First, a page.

in Utah, Illinois and in the stu-
dent program at the University of
PHARMACIST HENRY PHYZEECK, '53, VIEWS EXHIBIT
By the Associated Press
NEW ORLEANS--A National
Airlines plane with 46 persons
aboardwas long overdue last night
'on a flight over the Gulf of Mexi-
co from Tampa, Fla., to New Or-
* * *
vice Director Lewis B. Hershey in-
dicated last night that fathers and
additional students eventually will
have to be drafted to maintain the
armed forces strength at 3,600,000.
SEOUL, Sunday, Feb. 15-
Four U.S. Sabre Jets fought five
Red MIGsr and damaged one
deep in Northwest Korea, to-
In other air action sixteen
B-29s from Okinawa hit three
supply targets in the Sinanju
area with 160 tons of bombs.
* * *
LANSING-State Senator Har-
old M. Ryan wants the Michigan-
Michigan State football games
televised by every TV outlet in
America should support African
independence diplomatically by
siding wih tthe colonies instead of
the "colonial powers" in the Unit-
ed Nations, Chandler Davis of the
mathematics department said last
Davis spoke following a panel
discussion on "Africa at the
Crossroads" by four African stu-
dents who discussed the problems
of gaining independence for the
people of their particular areas.
The program was sponsored by
the African Union.
Davis pointed out that America
is now as vitally concerned with
Africa as with Britain and France
because of the investments which
American firms have there.
By ELEANOR CHILDRESS
A current Exhibit of paintings in
the Pharmacy Building proves that
pharmacists are not all tests tubes
For the past number of years, it
has been a senior class project to
decorate the windows of the build-
ing with exhibits which have never
ventured beyond the scientific
THIS MONTH, however, a phar-
macy student Henry Pryzbeck, '53,
who studied art at the Cleveland
Art Institute came across an ar-
ticle by Albert Einstein which stat-
ed that all people should have
an appreciation of aesthetics.
Pryzbeck got together with
three other students, Cyrus Rus-
sell, '53, H. Ponas, '53, and Elsie
Amtsbuechler, '53, to put his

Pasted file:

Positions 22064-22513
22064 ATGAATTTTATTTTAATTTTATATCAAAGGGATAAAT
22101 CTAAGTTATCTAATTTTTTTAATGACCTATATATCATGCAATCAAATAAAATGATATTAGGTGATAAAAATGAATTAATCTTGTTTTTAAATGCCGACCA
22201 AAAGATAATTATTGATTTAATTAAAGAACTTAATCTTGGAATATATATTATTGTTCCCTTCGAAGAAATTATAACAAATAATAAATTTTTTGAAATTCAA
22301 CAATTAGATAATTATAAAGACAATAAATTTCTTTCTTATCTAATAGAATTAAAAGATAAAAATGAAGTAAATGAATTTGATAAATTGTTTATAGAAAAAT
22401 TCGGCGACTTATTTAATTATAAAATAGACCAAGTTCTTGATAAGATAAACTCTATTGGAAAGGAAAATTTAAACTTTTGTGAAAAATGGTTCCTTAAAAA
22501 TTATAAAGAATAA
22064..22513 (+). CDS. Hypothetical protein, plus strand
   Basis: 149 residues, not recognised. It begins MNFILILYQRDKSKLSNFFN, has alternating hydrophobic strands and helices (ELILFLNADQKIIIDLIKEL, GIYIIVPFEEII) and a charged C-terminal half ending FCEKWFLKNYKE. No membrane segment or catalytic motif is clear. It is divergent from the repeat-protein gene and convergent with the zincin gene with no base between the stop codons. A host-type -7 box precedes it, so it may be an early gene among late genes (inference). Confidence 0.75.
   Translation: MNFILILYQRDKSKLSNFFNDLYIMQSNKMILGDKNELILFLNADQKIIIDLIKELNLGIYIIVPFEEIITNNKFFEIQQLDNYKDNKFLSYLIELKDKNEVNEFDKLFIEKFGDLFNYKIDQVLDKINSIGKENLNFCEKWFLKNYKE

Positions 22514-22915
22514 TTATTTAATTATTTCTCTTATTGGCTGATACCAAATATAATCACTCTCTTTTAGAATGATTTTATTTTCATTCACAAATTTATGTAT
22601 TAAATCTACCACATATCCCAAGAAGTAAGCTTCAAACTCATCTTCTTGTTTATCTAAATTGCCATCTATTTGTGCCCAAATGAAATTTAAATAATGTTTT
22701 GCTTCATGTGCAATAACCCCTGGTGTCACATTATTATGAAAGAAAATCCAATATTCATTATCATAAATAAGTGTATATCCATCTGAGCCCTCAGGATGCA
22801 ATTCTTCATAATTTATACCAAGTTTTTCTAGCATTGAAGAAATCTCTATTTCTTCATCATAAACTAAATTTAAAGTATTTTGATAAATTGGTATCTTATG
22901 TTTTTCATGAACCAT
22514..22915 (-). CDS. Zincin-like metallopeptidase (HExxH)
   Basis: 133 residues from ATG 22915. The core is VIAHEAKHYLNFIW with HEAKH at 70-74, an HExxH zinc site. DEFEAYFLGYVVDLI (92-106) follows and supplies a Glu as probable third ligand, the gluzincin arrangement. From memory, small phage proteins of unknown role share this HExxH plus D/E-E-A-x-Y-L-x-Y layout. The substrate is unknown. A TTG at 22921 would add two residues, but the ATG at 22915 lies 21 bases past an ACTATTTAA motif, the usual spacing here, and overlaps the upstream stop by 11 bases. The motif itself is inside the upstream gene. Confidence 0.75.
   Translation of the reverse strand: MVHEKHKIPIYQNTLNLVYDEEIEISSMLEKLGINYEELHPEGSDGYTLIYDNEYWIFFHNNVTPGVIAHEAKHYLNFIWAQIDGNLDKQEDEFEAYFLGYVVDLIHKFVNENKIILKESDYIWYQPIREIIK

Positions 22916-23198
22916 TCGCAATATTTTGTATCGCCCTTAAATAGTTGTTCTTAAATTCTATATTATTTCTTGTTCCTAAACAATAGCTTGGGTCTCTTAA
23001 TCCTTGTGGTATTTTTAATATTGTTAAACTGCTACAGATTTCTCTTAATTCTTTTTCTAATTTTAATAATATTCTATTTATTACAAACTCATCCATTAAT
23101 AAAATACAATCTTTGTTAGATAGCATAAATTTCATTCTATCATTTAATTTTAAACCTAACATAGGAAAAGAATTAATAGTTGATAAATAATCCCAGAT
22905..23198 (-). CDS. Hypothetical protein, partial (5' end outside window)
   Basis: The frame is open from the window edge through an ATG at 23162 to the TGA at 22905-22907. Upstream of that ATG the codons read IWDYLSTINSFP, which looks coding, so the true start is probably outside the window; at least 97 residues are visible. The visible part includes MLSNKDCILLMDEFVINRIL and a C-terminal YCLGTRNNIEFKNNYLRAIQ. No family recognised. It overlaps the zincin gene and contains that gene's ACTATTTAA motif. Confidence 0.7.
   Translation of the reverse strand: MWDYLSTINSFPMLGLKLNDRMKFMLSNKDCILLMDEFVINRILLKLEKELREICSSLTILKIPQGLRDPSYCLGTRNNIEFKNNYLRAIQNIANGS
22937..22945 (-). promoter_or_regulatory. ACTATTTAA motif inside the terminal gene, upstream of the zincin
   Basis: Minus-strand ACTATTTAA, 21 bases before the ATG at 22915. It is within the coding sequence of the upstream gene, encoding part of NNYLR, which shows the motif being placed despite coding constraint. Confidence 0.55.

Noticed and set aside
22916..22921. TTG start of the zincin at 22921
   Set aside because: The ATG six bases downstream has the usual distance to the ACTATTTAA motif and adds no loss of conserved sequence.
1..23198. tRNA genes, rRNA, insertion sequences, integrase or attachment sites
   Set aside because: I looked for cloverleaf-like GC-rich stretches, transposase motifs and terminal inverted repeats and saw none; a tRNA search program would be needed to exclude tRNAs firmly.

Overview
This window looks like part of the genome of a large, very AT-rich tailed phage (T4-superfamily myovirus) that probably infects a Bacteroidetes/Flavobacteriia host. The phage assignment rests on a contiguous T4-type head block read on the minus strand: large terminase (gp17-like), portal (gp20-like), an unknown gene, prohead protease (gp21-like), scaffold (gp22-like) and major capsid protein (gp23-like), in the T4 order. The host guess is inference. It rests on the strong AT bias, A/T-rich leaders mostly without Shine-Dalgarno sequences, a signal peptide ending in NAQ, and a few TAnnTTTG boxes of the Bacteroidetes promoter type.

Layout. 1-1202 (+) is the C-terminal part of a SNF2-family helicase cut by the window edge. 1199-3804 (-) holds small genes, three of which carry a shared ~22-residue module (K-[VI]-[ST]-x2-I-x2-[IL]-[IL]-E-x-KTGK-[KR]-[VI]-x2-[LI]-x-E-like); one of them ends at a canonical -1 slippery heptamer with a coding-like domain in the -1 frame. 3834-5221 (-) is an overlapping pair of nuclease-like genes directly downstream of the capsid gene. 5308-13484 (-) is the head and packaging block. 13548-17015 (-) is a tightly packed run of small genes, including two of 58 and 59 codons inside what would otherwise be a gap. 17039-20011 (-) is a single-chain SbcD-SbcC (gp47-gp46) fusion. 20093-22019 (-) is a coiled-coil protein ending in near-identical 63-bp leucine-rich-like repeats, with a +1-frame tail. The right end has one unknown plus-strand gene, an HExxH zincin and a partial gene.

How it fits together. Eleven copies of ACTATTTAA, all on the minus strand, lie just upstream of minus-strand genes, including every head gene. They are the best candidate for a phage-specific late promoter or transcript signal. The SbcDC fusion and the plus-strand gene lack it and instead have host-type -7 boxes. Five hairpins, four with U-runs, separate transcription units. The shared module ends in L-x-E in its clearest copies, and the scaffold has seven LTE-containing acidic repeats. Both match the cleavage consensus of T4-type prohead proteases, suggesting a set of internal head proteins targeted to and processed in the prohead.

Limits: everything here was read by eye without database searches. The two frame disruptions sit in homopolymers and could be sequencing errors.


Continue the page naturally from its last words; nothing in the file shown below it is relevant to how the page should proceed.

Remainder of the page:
plan into action.
They contacted Mrs. Franklin
Forsythe, a local art exhibitor, who
secured the loan of the paintings
for the students.
The paintings on display are
"Memory of the Wilderness" by
Prof. Gerome Kamrowsk, of the
college of architecture and design,
"New York Times" by M. W. Boy-
ham, "Man in a Blue Cap" by the
late Prof. Carlos Lopez, "Abstract
and Fugiyama" by Bill Lewis and
"Debutante and Ballet" by Prof.
Chet La More of the college of
architecture and design.
Use of U.S.
WASHINGTON (P) - A blister-
ing Senate report yesterday
charged needless waste of hun-
dreds of millions of dollars and
time and effort of thousands of
Americans in constructing over-
seas military bases.
The much-censored document
was released by Sens. Long (D-La)
and Morse (Ind-Ore), former
members of the Armed Services
Committee which investigated the
multi-billion dollar. overseas de-
fense planning program.
* * *
THE TWO Senators called for
a complete overhaul of the project
and questioned whether even then
it would enable this country and
its allies to retaliate against a sur-
prise enemy attack.
Challenging the "adequacy and
wisdom of this nation's high-
level planning,". the two-man.
report aimed most of its criti-
cism at air force leaders.
It dealt equally harshly with
some European allies, who were
said to be gouging this nationand
its servicemen on supplies ad ne-*
In general the report questioned
the need for building scores or
hundreds of American bases
throughout the non-Communist
world and manning them with
thousands of U.S. service men.
The report suggested that more
than half of the U.S. service men
now stationed overseas.could and
should be returned to this coun-
try without endangering defenlses."
In Barry Play
Harriet Bennett, Grad., and Roy
Strozzi, Grad., will take the major
roles in Philip Barry's "The Phila-